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The 18in (46cm) diameter pewter dish illustrated right is a case in point. It is one of a small but well-documented group of 17th century wriggleworked pewter chargers bearing the Royal Arms, a Latin inscription translating as: Long Live King Charles II and Blessed are the Peacemakers, and the date 1661 or 1662.

Other examples can be found in The British Museum, the Victoria and Albert Museum and the Worshipful Company of Pewterers and two were sold by Phillips’ Chester rooms in 1999 and 2000 for £23,000 and £20,000 respectively.

So much is clear, but there has been long debate over their exact significance.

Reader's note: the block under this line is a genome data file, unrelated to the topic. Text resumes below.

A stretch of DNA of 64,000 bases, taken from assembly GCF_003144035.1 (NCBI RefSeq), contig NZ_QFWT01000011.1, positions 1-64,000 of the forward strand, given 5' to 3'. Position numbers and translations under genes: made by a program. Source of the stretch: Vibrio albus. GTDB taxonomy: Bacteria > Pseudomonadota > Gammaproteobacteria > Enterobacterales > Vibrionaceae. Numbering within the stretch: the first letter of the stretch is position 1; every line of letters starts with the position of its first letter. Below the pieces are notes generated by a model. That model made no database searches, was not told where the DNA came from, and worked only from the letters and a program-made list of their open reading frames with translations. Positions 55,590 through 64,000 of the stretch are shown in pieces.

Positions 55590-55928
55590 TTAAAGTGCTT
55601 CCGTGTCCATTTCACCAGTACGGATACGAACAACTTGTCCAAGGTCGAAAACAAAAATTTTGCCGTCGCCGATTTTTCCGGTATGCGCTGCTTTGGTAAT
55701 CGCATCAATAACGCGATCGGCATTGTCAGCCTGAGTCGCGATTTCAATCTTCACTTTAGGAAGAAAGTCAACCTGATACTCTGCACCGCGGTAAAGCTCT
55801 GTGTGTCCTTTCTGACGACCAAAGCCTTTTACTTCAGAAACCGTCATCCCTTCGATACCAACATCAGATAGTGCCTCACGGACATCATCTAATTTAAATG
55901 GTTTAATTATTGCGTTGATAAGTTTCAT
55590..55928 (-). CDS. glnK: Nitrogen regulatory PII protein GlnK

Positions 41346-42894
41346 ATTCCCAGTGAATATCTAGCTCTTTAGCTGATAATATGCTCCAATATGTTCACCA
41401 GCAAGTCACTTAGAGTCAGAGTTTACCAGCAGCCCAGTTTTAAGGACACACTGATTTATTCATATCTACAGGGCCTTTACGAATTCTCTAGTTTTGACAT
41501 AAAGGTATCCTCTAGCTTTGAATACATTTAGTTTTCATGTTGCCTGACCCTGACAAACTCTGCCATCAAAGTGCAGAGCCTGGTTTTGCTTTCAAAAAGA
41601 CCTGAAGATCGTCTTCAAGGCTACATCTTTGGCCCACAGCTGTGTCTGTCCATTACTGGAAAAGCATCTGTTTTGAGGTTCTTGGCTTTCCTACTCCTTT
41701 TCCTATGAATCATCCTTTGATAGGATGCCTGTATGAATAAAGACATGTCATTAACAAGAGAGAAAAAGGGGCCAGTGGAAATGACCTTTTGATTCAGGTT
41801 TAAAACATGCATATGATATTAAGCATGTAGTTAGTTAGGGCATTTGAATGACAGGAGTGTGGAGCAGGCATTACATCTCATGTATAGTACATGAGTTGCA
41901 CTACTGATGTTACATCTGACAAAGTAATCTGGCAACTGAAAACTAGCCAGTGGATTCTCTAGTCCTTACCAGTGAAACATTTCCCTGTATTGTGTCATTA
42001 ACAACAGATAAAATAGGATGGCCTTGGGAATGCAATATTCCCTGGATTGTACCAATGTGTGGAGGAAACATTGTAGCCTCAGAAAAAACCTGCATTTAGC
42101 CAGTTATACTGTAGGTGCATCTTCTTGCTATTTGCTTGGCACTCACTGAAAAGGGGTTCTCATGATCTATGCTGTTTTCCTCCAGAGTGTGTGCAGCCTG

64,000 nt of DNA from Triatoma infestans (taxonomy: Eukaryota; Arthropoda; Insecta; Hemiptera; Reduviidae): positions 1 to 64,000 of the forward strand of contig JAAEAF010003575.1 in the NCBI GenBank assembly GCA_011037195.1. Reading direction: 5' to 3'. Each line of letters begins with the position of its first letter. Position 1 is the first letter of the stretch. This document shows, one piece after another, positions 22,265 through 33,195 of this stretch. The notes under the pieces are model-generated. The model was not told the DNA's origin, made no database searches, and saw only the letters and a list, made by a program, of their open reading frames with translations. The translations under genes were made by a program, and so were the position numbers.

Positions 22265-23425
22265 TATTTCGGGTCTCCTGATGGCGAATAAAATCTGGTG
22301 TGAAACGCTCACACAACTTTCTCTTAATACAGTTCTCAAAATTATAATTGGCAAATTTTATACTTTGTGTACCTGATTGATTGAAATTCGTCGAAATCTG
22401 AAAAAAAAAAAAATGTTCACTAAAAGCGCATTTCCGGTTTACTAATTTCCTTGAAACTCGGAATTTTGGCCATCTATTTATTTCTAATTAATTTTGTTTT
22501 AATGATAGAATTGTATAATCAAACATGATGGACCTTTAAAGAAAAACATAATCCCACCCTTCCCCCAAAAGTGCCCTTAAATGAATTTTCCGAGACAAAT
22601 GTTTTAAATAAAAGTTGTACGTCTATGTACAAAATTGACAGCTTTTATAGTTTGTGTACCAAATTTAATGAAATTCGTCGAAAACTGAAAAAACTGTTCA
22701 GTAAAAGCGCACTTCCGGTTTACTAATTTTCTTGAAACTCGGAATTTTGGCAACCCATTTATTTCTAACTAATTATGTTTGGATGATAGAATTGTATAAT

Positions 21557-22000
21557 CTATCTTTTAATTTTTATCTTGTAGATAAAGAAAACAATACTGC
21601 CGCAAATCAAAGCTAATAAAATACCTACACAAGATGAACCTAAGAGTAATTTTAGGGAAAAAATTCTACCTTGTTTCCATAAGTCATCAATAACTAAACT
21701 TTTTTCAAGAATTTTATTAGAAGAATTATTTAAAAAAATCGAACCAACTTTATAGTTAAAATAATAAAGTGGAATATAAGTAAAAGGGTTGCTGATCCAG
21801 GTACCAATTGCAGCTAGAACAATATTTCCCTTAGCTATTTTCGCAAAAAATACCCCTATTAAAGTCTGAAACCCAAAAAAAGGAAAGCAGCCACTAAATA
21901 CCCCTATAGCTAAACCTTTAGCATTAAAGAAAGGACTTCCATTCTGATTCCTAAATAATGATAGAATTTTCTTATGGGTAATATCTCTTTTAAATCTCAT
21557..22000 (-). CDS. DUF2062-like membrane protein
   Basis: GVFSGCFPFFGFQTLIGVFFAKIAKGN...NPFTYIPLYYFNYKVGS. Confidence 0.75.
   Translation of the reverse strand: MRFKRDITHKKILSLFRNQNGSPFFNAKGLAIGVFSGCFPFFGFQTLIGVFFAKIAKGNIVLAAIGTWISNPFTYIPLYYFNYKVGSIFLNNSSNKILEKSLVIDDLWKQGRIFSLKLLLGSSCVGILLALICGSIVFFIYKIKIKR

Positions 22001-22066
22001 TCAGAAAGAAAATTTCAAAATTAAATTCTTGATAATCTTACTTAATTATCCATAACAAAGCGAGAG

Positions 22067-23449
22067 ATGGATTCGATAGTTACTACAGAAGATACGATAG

Writing in The Connoisseur as long ago as 1942, Captain A. V. Sutherland-Graeme suggested they were made to celebrate either the marriage or the betrothal of Charles II to Catherine of Braganza. As the union resulted in an alliance with Portugal, it was an important event for the peace and security of both Europe and England.

But this particular charger, dated 1661, which went under the hammer at Sotheby’s Olympia on April 27, does bring one incontravertible fact to the debate. Its maker is known. While other chargers from the group have either lost or lack marks, the Sotheby’s example bears the touch mark of Robert Jones of London who took up livery with the Worshipful Company of Pewterers on November 28, 1667 and became a company steward two years later.

Estimated to make between £12,000 and £18,000, the charger eventually sold to a UK private buyer for £13,000 (plus 20 per cent premium).